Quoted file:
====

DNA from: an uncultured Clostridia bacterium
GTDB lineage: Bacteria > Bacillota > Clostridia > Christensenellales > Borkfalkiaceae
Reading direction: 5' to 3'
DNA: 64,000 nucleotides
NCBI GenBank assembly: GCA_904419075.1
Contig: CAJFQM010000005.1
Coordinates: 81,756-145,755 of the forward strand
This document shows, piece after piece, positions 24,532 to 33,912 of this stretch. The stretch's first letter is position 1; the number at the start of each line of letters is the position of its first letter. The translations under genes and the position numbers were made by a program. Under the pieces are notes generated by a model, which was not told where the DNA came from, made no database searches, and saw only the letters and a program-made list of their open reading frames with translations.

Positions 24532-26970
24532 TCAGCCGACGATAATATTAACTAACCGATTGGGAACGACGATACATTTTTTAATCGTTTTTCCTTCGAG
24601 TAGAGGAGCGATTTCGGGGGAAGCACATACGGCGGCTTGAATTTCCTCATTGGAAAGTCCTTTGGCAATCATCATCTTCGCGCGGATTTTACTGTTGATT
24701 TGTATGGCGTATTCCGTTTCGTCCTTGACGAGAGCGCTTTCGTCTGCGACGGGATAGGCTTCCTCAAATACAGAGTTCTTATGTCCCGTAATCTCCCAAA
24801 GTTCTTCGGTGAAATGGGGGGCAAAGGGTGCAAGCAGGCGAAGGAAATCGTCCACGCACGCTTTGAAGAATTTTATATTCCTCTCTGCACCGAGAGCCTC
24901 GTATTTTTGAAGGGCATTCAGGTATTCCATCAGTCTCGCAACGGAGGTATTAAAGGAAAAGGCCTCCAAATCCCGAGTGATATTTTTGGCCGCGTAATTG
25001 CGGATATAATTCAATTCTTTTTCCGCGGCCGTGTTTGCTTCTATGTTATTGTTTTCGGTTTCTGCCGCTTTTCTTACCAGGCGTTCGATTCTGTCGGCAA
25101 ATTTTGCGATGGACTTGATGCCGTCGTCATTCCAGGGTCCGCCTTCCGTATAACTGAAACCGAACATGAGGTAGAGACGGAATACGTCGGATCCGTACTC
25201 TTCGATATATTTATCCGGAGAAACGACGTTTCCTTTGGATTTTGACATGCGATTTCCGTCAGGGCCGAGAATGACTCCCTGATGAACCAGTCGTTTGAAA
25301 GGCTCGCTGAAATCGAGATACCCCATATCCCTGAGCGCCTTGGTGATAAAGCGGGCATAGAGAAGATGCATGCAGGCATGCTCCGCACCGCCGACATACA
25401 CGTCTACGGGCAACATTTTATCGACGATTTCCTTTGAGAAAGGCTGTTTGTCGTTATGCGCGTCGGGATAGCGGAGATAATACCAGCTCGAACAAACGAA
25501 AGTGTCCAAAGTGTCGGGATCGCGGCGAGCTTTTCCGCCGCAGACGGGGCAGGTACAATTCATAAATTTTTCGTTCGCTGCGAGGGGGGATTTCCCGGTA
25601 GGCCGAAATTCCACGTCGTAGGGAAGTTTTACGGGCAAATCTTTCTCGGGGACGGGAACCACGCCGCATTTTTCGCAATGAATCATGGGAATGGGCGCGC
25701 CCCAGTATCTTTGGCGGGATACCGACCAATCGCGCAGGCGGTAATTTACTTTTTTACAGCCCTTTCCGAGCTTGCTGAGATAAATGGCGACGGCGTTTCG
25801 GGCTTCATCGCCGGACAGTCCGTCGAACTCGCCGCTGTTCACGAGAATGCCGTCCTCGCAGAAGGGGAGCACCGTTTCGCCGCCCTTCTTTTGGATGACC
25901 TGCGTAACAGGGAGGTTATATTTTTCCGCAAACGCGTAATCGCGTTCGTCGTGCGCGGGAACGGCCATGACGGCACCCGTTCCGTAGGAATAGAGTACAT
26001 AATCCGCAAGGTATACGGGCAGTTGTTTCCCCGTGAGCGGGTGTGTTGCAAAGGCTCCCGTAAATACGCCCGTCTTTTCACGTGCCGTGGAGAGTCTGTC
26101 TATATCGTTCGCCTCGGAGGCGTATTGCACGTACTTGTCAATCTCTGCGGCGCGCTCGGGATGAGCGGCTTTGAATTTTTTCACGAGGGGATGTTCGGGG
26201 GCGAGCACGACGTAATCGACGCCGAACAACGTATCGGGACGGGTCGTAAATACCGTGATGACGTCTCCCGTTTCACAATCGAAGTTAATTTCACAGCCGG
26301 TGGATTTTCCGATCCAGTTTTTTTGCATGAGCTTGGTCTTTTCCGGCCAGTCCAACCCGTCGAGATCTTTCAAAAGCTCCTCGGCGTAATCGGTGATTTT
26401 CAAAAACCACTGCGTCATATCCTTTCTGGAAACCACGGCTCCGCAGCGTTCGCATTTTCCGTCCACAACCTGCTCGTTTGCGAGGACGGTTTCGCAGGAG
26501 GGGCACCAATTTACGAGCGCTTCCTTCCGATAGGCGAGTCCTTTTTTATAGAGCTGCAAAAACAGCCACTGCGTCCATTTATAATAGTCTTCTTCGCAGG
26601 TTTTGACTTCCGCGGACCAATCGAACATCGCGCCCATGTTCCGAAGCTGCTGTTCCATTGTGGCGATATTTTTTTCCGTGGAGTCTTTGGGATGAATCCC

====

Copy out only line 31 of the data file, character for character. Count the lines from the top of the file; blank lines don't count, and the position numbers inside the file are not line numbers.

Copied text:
26601 TTTTGACTTCCGCGGACCAATCGAACATCGCGCCCATGTTCCGAAGCTGCTGTTCCATTGTGGCGATATTTTTTTCCGTGGAGTCTTTGGGATGAATCCC